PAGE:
Rowing back from shore one evening, I was struck by the intense personality that emanated from our boat. In addition to all the usual liveaboard paraphernalia, we had a plastic wagon residing on the foredeck, a variety of objects dangling from lines off the stern (a favorite game with our children), dish towels fluttering from the lifelines, a reading book and cushion abandoned on the cabin top, bananas lashed to the boom, and what looked like an entire playhouse constructed under the bimini. No one, I thought, would ever mistake us for weekend cruisers or charterers. Instead, our sailboat was a true reflection of us as a family. She had become, through no deliberate action on our part, a true family home.
When first attempting to turn a sailboat into a home, the primary goal should be to assess realistically your needs and determine your priorities. Ask yourself why you have chosen to move the family aboard a boat. If, like most families, your goal is to not only travel, (after all, there are plenty of other easier ways to travel), but also to implement a change in lifestyle, then keep this firmly in mind as you outfit your boat/home. Too often, people seek the sailing lifestyle to break away from the materialistic, stressful, fast-paced lifestyle that prevails on shore, only to find themselves bringing it all with them. Twenty years ago, when we first moved aboard a boat with our young children, practically the only other families out there doing this were on small, frequently home-built, reduced-needs boats. Electronic gadgetry was at a minimum, self-sufficiency was high, and sailing families were committed to a sort of pioneering afloat policy. This didn't mean that our lives were grueling compared to life on shore—simply different.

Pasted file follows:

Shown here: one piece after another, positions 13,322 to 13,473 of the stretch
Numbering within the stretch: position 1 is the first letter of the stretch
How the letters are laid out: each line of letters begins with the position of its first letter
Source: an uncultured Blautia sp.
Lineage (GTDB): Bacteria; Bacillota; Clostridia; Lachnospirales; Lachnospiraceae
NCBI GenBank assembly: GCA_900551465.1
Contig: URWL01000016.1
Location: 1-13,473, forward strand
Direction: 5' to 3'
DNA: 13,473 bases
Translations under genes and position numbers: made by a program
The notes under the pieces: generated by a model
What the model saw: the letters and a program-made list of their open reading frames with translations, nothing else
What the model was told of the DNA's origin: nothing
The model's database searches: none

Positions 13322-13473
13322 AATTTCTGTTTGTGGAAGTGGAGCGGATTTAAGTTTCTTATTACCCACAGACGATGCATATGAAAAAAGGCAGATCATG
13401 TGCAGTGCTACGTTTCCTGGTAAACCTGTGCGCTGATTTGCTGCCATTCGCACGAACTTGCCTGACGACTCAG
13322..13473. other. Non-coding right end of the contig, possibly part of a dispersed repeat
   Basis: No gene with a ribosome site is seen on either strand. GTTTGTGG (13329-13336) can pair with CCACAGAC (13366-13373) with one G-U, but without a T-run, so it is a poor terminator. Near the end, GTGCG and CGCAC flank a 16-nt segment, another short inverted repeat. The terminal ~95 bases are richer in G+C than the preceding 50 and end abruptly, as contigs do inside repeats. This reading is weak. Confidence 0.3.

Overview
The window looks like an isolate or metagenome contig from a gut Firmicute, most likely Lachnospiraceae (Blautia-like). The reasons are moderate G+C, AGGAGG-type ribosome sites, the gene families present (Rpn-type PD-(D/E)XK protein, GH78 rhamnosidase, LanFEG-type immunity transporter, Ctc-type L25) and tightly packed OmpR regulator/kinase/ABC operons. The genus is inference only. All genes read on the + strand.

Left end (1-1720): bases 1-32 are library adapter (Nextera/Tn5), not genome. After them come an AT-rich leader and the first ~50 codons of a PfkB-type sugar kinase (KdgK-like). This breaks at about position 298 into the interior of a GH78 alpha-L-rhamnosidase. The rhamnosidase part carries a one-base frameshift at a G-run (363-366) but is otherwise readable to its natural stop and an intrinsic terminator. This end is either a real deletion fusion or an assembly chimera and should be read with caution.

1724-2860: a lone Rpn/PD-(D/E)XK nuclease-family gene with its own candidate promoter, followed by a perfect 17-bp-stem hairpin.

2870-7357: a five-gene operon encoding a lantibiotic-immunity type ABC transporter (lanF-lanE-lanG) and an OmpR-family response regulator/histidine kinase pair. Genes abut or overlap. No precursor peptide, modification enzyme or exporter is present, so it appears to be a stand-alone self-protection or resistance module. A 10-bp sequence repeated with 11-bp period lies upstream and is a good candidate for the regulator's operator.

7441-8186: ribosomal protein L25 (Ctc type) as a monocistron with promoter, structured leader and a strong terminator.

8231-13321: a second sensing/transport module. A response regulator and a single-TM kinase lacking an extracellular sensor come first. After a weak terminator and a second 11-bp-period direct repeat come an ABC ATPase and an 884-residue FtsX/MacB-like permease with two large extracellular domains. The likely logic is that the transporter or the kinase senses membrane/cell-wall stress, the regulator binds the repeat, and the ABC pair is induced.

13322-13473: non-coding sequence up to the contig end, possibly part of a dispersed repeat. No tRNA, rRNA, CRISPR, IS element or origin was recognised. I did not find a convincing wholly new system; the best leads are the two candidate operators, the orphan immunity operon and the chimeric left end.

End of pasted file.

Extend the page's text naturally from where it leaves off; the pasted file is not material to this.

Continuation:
Don't be afraid to leave these things behind. A solar shower can be just as refreshing as a pressurized one—all you need to do is heat the water. Refrigeration and freezers can easily be lived without, a hand water pump works as well as a pressurized one, and laundromats abound in anchorages around the world. Most importantly, leave the television and the VCR, the video and the computer games behind. Without these entertainment devices, sailing children become creative, imaginative, energetic individuals, capable of entertaining themselves in even the most remote anchorages or on the longest ocean passages.
After you have determined your reasons for moving aboard a sailboat and assessed your needs, you are ready to create a home.Try to keep possessions to a minimum on your initial move. This way you will have room to add things as you see the need, rather than having to give them away to remove the clutter.With young children, I initially focused on bringing enough toys and activities to keep them happy on rainy days or long passages, although I quickly discovered that they preferred playing with boat equipment when at all possible. The galley was a particularly popular spot with all its cooking equipment, as were the foredeck (all those lines, sail bags, and anchoring equipment) and the dinghy. With older children, we learned that books were of primary importance and far more important than any of the expensive things that teenagers seem to require these days.
Probably the most noticeable transformation on board your boat will be above decks where most of your time will be spent. Not only does your sailboat become your house, but also, to a certain extent, your yard as well. Children, I find, love to collect things, many of which seem to have an intrinsic value to them which largely escapes the adult world. Sticks, buoys, shells, rocks, and other assorted souvenirs all find their way aboard, all to be seemingly permanently lodged topsides. Surreptitious efforts to eliminate them tend to meet with anything from mild resistance to mass hysteria. It's possessions like these that make your boat look and feel like a home. Instead of sandboxes and swings, your children will have a continually evolving collection of items gleaned from their travels, things that make them feel like the boat is their home too.
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